Saturday, March 31, 2012

My story by Alpha One Antitrypsin Deficient sufferer

Today we are happy to publish real story of Alpha One patient from United Kingdom: Kay Anderson. Her story is very emotional and inspirational! Kay describes very beautiful effects of stop smoking. 
Thank you Kay for sharing you real story with us!
We are very grateful to Respiratory Decade Member from Brazil Doctor Marilia Varella for preparing of this post!

I was diagnosed with Alpha One Antitrypsin Deficiency (A1AD) at 45, a year before being diagnosed I got increasingly sick, I was always very slim but I dropped over 30lbs in weight and couldn't breathe on going up inclines or stairs and heavily polluted days, I lived in one of the most industrial city's in the UK at the time Manchester. I was initially to frightened to see the Doctor as I was so convinced I had 'lung cancer' finally I was urged off many friends and family to go find out.

I was seen by the Doctor locally and sent immediately for further tests to the Heart and Lung Specialist at a local Hospital, they ran a succession of tests and then finally asked could they perform a finger prick test to see if I had this incurable genetic condition (not known to me at the time), they assured me the risk was low as this disease was very rare, so not to worry. but needed to rule it out as I was too young to be showing signs of emphysema as this was my medical diagnoses at the current time.  I did the test and left.  One week later the phone call came through from the Hospital that I was a Alpha One Antitrypsin Deficient sufferer, and that I would immediately need to 'stop smoking' I was so relieved to not have lung cancer and really not know about this condition I put the phone down and carried on 'smoking' …big mistake.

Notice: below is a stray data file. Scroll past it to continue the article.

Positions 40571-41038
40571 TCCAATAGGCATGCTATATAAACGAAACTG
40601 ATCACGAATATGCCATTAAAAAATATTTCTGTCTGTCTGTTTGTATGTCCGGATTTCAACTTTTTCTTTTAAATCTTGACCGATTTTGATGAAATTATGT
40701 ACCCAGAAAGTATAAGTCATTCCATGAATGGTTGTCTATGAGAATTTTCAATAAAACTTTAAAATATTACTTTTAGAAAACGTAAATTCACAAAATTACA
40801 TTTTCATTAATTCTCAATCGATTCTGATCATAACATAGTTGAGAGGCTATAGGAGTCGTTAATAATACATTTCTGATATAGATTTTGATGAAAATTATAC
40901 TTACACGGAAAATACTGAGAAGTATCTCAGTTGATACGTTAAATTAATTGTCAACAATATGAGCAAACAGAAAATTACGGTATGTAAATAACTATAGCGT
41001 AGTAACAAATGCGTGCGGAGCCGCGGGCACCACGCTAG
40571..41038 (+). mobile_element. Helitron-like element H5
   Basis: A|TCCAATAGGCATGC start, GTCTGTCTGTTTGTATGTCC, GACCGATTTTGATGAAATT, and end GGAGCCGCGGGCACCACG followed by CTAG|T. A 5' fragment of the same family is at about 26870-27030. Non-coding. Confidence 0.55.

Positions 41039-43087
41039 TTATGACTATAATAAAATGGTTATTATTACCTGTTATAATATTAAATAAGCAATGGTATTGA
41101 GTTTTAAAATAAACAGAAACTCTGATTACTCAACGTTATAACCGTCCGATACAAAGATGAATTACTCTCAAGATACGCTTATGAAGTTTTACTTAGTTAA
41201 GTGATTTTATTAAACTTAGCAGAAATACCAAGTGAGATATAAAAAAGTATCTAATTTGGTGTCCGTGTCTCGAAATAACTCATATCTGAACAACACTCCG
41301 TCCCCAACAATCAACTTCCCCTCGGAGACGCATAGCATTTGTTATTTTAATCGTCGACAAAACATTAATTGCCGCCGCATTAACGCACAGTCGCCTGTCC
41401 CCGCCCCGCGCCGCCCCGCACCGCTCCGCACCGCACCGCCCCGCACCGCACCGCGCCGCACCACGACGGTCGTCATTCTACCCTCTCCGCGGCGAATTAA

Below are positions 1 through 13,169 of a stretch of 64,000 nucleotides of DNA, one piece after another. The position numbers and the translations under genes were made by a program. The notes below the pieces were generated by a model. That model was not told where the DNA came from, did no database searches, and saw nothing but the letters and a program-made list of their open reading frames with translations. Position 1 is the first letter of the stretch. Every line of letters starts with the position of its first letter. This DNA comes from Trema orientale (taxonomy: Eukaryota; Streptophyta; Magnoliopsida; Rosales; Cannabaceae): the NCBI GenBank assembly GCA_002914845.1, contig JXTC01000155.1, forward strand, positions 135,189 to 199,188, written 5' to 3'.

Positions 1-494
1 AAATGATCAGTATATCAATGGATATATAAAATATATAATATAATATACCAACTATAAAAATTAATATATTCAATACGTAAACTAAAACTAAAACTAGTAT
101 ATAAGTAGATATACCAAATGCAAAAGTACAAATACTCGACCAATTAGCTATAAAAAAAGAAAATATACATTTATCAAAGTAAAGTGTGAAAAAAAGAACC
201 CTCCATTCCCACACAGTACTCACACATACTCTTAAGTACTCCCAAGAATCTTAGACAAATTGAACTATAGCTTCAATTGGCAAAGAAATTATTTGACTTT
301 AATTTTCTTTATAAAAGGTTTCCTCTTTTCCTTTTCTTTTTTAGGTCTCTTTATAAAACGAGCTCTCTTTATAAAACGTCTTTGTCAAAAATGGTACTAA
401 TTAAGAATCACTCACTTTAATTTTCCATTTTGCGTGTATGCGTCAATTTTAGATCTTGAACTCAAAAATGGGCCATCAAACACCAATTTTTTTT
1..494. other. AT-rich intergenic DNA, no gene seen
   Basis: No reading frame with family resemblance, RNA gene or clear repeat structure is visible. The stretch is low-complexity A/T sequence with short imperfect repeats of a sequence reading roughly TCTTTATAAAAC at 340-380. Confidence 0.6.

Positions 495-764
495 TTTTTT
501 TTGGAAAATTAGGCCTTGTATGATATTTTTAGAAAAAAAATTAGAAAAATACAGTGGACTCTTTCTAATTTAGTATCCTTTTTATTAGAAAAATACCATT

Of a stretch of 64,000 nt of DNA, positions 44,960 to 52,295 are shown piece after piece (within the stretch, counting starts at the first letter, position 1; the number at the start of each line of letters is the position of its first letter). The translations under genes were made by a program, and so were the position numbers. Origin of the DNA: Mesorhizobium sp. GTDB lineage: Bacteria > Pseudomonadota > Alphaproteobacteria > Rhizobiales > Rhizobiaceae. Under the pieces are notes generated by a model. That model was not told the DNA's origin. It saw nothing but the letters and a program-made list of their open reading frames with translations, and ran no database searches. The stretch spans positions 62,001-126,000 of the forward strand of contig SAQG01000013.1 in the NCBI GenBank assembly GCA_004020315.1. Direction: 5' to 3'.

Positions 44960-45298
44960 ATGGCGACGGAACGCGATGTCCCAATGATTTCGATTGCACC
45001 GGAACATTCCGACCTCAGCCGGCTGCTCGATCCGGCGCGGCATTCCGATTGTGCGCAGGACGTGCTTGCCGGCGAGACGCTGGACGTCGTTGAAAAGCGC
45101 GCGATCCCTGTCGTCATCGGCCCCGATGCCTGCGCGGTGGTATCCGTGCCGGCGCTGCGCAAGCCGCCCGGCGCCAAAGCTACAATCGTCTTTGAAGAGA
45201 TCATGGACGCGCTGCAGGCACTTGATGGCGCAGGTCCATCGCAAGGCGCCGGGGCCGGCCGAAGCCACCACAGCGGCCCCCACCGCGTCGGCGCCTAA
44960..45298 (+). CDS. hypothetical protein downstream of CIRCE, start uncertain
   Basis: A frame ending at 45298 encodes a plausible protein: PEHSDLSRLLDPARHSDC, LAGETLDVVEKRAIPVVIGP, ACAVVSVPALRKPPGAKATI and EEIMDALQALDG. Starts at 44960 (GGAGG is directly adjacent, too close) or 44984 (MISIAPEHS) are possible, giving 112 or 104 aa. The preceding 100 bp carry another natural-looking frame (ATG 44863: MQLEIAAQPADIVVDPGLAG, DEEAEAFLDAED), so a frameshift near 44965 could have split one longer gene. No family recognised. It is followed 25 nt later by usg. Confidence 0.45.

Very few Doctors, Specialists and Nurses here in the UK know anything about my condition other than its a genetic one, here lys the problem had I been more informed and indeed explained to in depth I would have ceased smoking there and then! A lot happened and I moved down to Devon where the air is beautiful and pure and very clean, I was lucky and totally changed my life...however the 'smoking continued' and I grew sicker, I was put in touch with Adapt at Birmingham whom I thought would be able to help me, where I saw the Prof Stockley originally and then on further visits different Consultants, they explained the condition but still (perhaps through denial) I refused to listen ...I had been a smoker since the age of 15 and for me to quit was not something I wished to even consider life shortening or not! In 2009 I saw a gentleman Consultant at Adapt who gave me 2 years left to live and my Force Expiratory Volume (FEV) was that low at the time around 22% he wanted to list me there and then for 'transplant' ...however this was something he was not prepared to do as I was still smoking!! I was due to have a CT Scan done that day as at this point I had not had one, I decided after news on that scale to leave and come home to Devon and die!.....